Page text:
Optical observatories -- or commissions that allocate time on a national or international basis to one or more telescopes -- generally accept proposals twice a year, during a one-month period with a deadline in the middle or end of March or in the middle or end of August (in both cases, these are for observations that will take place starting about six months later). The proposals are submitted via the corresponding observatory/commission web site, or sometimes via special software you have to download and run on your computer.
The specific details vary from observatory to observatory, and can best be determined by searching through their web pages and reading whatever "Call for Proposals" or "Announcement of Opportunity" document they produce. Such "Calls" are generally issued about four weeks before the deadline. (So the Calls for Proposals for the next round are mostly being issued right now.) Many observatories (e.g., Gemini North and South) are international facilities which split up their time between different national time-allocation committees, so you have to visit their pages to determine their policies. ESO is an example of an international facility with a unified time-allocation process for all the member nations (though 10% of the time is specifically reserved for Chilean proposals).
In general, people at institutions in the nation or nations associated with the observatory can always apply -- unless it's a private observatory associated with one or more institutes or universities, in which case you have to be at one of the institutes (thus most of the time at Keck is only open to people at Caltech or the University of California). Some observatories will make parts of their time available more generally; for example, in return for funding from NASA, some of the time at Keck is "open to all U.S.-based astronomers, i.e. those with their principal affiliation at a U.S. institution."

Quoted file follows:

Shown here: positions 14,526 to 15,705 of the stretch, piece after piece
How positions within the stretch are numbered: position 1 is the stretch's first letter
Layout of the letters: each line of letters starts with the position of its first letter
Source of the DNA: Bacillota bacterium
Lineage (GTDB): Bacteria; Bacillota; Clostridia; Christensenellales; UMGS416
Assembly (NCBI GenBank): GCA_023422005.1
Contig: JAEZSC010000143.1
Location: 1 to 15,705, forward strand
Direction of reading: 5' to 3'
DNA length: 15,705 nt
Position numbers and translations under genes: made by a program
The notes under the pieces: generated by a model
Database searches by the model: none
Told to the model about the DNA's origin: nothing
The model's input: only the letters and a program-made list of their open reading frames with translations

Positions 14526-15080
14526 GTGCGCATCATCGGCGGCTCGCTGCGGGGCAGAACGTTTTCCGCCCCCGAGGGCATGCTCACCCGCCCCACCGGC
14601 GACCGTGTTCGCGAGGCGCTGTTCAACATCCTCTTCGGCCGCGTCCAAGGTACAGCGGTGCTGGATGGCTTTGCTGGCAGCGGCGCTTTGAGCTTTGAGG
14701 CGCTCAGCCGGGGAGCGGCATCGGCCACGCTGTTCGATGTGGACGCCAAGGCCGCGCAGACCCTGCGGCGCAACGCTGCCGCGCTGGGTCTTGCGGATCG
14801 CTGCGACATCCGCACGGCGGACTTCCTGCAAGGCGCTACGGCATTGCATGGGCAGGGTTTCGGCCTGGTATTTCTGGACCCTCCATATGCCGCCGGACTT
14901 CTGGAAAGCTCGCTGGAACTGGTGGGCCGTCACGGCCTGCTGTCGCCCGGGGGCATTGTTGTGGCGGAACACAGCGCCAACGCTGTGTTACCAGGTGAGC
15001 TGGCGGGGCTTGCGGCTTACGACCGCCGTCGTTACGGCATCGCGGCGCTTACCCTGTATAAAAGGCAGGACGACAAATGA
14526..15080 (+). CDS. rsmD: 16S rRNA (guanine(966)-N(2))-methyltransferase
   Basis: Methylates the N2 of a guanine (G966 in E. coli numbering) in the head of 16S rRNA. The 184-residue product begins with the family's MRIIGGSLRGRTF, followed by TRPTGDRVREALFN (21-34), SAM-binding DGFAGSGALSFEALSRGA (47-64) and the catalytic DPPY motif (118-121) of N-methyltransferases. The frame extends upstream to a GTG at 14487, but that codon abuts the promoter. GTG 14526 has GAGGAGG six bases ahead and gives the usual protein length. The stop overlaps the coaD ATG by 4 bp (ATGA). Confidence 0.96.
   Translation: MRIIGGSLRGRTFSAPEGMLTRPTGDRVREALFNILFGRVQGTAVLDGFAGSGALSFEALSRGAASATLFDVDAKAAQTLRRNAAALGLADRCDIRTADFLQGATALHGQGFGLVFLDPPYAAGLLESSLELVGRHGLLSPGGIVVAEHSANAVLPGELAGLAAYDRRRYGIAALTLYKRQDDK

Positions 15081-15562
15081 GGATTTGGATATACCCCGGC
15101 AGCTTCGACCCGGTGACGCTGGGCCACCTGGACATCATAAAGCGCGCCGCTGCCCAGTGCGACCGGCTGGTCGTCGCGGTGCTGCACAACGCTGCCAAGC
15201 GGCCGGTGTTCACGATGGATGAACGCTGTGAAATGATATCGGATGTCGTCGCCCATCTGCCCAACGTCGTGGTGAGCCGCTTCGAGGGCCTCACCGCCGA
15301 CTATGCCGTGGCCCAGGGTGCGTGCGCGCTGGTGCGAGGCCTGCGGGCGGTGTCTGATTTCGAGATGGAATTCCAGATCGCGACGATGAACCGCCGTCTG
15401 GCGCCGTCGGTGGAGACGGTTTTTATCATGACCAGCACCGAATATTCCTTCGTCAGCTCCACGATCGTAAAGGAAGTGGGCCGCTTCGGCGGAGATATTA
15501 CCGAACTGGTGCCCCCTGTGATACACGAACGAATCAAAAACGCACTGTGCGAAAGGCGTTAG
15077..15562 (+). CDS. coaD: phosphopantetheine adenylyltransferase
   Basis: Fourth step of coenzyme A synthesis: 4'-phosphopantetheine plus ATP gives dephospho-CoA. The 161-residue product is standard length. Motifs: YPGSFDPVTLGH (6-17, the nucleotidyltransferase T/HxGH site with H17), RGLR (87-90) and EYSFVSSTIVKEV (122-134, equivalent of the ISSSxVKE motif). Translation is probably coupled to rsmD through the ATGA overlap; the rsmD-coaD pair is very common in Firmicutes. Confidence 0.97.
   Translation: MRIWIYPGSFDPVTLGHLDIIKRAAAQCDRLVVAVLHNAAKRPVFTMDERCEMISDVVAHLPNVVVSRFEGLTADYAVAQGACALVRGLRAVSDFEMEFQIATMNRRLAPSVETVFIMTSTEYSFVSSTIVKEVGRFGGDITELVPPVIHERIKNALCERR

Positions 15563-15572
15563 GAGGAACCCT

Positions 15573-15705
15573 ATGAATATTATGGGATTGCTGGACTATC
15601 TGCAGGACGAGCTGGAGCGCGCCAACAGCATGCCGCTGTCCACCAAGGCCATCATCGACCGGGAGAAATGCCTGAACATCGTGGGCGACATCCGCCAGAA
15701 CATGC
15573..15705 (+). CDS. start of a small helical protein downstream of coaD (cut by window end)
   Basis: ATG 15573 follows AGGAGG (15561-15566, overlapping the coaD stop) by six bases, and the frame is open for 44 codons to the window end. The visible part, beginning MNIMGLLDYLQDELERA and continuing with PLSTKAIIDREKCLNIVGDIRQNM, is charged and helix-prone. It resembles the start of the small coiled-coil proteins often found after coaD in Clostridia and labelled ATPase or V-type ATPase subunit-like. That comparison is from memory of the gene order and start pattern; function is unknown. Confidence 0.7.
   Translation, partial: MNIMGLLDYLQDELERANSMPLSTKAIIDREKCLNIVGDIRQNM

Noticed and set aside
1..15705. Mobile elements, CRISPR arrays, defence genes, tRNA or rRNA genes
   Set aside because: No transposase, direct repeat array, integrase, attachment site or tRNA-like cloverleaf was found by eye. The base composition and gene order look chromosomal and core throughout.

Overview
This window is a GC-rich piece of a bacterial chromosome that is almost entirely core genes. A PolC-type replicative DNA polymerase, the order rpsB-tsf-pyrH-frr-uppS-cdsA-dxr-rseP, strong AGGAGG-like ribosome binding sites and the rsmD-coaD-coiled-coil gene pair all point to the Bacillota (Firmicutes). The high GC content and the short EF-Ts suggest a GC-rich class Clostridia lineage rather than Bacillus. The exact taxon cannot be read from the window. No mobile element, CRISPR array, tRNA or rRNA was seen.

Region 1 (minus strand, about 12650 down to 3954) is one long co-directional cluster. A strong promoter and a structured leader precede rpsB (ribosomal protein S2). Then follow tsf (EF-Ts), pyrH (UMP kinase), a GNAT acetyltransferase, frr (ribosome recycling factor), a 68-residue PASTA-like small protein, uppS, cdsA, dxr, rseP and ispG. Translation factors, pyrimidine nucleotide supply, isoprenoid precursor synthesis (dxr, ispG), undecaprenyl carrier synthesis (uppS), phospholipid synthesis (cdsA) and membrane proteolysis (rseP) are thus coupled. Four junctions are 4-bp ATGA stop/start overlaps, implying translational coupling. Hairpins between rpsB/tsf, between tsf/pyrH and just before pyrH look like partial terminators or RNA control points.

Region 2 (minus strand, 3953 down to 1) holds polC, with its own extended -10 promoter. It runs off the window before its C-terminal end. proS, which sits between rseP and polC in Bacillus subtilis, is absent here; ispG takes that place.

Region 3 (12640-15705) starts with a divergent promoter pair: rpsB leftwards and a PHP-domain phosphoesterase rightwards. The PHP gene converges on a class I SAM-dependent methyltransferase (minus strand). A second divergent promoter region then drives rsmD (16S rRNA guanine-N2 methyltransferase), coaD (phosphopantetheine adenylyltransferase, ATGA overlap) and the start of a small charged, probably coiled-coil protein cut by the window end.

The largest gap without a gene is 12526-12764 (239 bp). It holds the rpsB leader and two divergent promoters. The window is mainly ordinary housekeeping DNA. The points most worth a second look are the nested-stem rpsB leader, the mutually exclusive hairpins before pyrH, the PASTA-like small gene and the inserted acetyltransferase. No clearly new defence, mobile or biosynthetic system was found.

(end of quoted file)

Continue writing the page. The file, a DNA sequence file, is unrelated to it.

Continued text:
Usually observatories require at least one "eligible" person on the proposal -- and that person usually has to be the Principal Investigator for that proposal -- but the rest of the proposers can be from non-eligible institutions/countries. (Partial exception: proposals for the Anglo-Australian Telescope require that at least half of the proposers are at Australians institutions -- or else that the proposers are able to pay for the observing time.)
Here's how you can find out about ESO proposals:
If you google "eso call for proposals", you can find (at the moment) this web page, which tells you that "The deadline for Period 109 (1 April 2022 – 30 September 2022) is: 23 September, 2021". Further down on the page is a link to the actual "Call for Proposals" PDF document. Sections 4.9 ("Non-Member State Proposals") and 6.1 ("Who may submit, time allocation policies") of that document describe who can apply for time. Here you will find that groups who are not in ESO member states can still apply for time, though there is a requirement that "the required telescope/instrumentation is not available at any other observatory accessible to the applicants" -- and a note that if a proposal from ESO members and a non-ESO proposal end up equally ranked, the ESO-member proposal will get preference.
Since you say you're based in Portugal, then there's no problem at all -- Portugal is one of the ESO member states.
(OPTICON, I believe, is primarily for people in European Union states who want to use one or more of a set of 14 telescopes. A maximum of 20% of the time is available to non-EU astronomers. The current deadline for the next semester is, as I write this, about an hour and a half away, so I wouldn't worry about it right now...)